Qui-Gon Jinn Lightsaber / Lucas Studios
    Darth Maul Lightsaber / Lucas Studios
    Squirk lightsaber / Private design
    Shadow lightsaber / Parks Sabers
    Magnum lightsaber / Parks Sabers
    Rogue lightsaber / Parks Sabers

    Trademarks file date June 15, 2000, Published for opposition June 5, 2001,Registration date October 7, 2003, 76072226 and 73149409.
    Copyrights: Type of Work: Visual Material Registration Number / Date: VA0000971210 / 1999-09-14 Application Title: Star Wars: episode I, the Phantom Menace--Qui-Gon Jinn Lightsaber. Title: Qui-Gon Jinn Lightsaber. Description: Sculpture + product packaging. Series: Star Wars episode I Copyright Claimant: Lucasfilm, Ltd. Date of Creation: 1999 Date of Publication: 1999-05-03 Copyright Note: C.O. correspondence. Names: Lucasfilm, Ltd.
    Copyright: Type of Work: Visual Material Registration Number / Date: VA0000971209 / 1999-09-14 Application Title: Star Wars: episode I, the Phantom Menace--Darth Maul Lightsaber. Title: Darth Maul Lightsaber. Description: Sculpture + product packaging. Series: Star Wars episode I Copyright Claimant: Lucasfilm, Ltd. Date of Creation: 1999 Date of Publication: 1999-05-03 Copyright Note: C.O. correspondence. Names: Lucasfilm, Ltd.

    The Current Trademark: Reg. Number 1126220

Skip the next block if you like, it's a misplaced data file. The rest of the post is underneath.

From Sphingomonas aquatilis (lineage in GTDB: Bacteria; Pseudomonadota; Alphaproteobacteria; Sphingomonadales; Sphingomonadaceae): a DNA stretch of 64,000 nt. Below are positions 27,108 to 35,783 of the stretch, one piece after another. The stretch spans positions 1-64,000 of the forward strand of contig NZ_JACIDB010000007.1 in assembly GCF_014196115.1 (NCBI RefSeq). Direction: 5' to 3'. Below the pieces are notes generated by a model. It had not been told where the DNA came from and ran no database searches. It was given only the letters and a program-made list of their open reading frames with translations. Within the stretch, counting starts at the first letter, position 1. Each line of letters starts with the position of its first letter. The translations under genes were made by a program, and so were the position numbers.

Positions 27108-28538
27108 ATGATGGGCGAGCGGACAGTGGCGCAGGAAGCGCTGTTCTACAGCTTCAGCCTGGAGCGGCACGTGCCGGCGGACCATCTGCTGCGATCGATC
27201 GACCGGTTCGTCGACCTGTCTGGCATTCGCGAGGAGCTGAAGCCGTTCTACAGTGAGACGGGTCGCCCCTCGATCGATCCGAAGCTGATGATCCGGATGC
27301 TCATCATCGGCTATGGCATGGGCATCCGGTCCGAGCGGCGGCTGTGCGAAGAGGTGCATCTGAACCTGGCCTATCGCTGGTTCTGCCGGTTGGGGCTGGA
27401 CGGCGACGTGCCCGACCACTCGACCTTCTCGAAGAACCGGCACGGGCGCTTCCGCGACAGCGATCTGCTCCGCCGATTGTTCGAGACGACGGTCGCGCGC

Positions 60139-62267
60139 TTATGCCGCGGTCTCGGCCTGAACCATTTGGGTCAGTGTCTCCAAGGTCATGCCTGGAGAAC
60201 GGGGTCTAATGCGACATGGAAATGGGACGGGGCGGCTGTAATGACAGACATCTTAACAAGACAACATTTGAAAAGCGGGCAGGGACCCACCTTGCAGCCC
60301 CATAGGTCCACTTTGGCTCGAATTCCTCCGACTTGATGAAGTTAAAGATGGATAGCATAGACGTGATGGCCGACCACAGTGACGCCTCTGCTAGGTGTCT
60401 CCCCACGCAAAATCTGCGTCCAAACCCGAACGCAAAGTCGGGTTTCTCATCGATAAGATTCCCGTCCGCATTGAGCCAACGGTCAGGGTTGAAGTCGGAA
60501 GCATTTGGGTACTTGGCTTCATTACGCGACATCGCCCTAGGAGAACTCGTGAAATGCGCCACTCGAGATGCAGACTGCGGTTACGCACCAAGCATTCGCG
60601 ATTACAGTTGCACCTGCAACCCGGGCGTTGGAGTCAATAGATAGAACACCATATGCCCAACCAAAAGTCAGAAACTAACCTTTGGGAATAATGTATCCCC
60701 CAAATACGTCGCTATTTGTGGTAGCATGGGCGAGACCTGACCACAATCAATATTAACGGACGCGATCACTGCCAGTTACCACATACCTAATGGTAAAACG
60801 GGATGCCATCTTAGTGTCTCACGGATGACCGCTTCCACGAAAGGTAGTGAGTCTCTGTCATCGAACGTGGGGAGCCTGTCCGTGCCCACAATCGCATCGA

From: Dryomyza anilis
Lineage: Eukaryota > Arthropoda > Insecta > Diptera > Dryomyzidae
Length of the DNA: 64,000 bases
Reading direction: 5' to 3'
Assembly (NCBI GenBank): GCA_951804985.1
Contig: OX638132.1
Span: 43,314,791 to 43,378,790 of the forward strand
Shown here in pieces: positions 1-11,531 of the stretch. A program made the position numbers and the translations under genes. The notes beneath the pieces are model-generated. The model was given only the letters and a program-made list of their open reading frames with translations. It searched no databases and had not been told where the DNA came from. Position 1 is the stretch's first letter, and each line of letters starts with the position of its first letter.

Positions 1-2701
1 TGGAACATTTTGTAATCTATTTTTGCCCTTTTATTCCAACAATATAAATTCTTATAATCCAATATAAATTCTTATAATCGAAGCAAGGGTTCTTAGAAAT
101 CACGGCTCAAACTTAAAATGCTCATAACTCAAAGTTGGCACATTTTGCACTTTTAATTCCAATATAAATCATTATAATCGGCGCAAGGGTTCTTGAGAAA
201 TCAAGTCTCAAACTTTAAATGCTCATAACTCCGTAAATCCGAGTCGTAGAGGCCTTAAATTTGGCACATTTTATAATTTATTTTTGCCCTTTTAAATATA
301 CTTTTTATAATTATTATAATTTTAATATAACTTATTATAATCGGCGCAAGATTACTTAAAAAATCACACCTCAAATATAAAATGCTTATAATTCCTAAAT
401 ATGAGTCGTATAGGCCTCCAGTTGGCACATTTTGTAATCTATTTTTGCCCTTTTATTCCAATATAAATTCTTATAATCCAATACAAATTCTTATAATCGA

Transfer of Ownership (Registrant) Twentieth Century-Fox Corporation
    (Last Listed Owner before Fox) LUCASFILM Entertainment Company Ltd. Corporation
    Last edited: Sep 22, 2012
  44. Melwicker1

    Melwicker1 Member

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    Okay, I need to do more research on this topic.
    Last edited: Sep 22, 2012
  45. Davlin

    Davlin Well-Known Member

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    Tripoli, thank you for this long explanation. While on the Sabers subject it's pretty clear, could you please go into deeper details about the fact that studios do not own the IP to everything, which sounds weird to me ?

    In a movie or a game, everything that happen on screen is the IP of the studio, right ? Or do they need to file the IP for each and every stuff that are showing onscreen, for them to protect those ?
  46. tripoli

    tripoli Master Member RPF PREMIUM MEMBER

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    Anything created and produced by the studio can be considered the intellectual property, unless by contract another person/company has controlling rights from the creation or production of that item. This is a common practice as a large film contracts many of the production aspects out to other companies to put the entire process together into a final product. A prop maker may have exclusive rights to the prop they make for a movie, yet it is publicly identified with the movie and studio. Another example can be a company may own the rights to the programming and process that created a special effect used in the film. The art and conceptual design may still be considered owned by the studio.